SAH Archipedia uses terms from the Getty Art and Architecture Thesaurus (AAT) to categorize and classify metadata for the entries in the database. For more information on the Getty AAT, click here

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Tanaina (culture or style)
No description available for this term.

No description available for this term.

Taos (Native American style)
No description available for this term.

Temple Mound period
No description available for this term.

Territorial Style
Architectural style originating in the American Southwest, characterized by squared-off adobe construction, brick coping at the top of the structure, square beams rather than round vigas, and relatively formal Victorian-style windows.

No description available for this term.

Tiki (North American style)
A style reminiscent of the cultures of the islands of the South Pacific. Evident after World War II, its popularity is often attributed to returning U.S. soldiers who were exposed to authentic Oceanic culture during wartime service. The term is variously used to describe architecture, interior design, sculpture, and industrial design. The style peaked in the 1950s, but became resurgent as a fad in the early 21st century. For the small greenstone carvings of the Maori culture, use 'hei-tiki'. For authentic free-standing Oceanic sculpture of deities, use 'ki'i.'

Tlingit (culture or style)
No description available for this term.

Tsimshian (culture or style)
Refers to the artwork of the North American Indians of the Northwest Coast who traditionally lived on the mainland and islands around the Skeen and Ness rivers and Milbank Sound in what are now British Columbia, Canada and Alaska. They speak any of three Tsimshian dialects: Niska, coastal Tsimshian, and Kitksan (or Gitksan). Tsimshian is classified as a Penutian language.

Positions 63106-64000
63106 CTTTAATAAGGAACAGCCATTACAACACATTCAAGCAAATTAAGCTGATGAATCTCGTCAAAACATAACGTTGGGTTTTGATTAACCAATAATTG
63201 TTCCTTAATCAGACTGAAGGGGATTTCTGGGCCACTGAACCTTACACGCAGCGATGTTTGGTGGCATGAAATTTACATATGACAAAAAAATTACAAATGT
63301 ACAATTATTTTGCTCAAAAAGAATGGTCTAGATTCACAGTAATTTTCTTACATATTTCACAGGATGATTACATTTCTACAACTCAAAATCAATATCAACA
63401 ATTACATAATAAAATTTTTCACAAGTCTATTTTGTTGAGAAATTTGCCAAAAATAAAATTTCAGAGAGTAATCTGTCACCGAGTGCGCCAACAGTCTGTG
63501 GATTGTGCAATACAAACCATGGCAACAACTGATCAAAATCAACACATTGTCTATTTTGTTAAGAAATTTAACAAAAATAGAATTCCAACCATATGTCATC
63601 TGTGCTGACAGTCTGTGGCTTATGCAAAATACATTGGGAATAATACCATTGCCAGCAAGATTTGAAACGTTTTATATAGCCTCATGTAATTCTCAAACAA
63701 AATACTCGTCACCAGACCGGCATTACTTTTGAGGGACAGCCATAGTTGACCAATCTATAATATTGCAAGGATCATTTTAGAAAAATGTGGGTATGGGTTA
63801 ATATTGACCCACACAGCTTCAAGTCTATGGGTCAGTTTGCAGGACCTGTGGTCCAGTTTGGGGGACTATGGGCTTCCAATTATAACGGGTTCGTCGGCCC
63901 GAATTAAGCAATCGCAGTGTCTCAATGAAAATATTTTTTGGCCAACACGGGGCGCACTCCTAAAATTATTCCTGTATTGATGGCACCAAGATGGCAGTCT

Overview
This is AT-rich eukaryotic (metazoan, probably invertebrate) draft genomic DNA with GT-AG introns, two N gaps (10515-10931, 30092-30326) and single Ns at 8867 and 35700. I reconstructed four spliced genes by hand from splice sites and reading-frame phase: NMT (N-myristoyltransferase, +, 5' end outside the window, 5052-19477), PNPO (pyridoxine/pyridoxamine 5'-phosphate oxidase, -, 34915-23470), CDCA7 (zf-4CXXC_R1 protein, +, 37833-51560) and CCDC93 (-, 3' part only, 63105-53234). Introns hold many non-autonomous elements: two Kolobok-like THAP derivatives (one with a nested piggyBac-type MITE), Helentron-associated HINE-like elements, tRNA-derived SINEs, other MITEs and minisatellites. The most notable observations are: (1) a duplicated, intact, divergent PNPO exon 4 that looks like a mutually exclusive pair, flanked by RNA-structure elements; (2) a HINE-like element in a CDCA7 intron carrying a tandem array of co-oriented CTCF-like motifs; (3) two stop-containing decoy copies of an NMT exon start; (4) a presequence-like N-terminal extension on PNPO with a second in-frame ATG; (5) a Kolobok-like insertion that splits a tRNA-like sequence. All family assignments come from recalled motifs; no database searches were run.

Period, culture, and English style in architecture and decorative arts during the reign of Tudor monarchs from 1485 to 1603. Influenced by Flemish Mannerism, architectural motifs and forms include ornamental brickwork, gables, and finials while decorative arts feature ornate silverware and richly carved woodwork.

Tudor Revival
Refers to the style of English architecture and interior design in the first half of the 19th century and again in the early 20th. Drawn from domestic architecture of the Tudor period dating 1485-1547, architectural forms and decorative motifs include diapered brickwork, half-timbering, stained glass, and Tudor roses, which were often combined with Gothic elements.

Tuscan order
Refers to the architectural order characterized by unfluted columns, torus bases, unadorned cushion capitals, and plain friezes.

Tuscarora (Iroquois speaking)
General reference for the culture and styles of the Iroquois-speaking Native North American tribe called Tuscarora. Their name derives from an Iroquoian term for “hemp gatherers”; they were noted for their use of indigenous hemp for fiber and medicine. They coalesced as a people around the Great Lakes at about the time of the rise of the historic Iroquois tribes' five nations that was based in the area of present New York state. At the time of European settlement in the 16th century, the Tuscarora primarily occupied what is now North Carolina.

Nationality, styles, and culture of Tyrol, Austria, which was formerly a crown land of Austria-Hungary, embracing the present Austrian province of Tyrol and parts of northern Italy.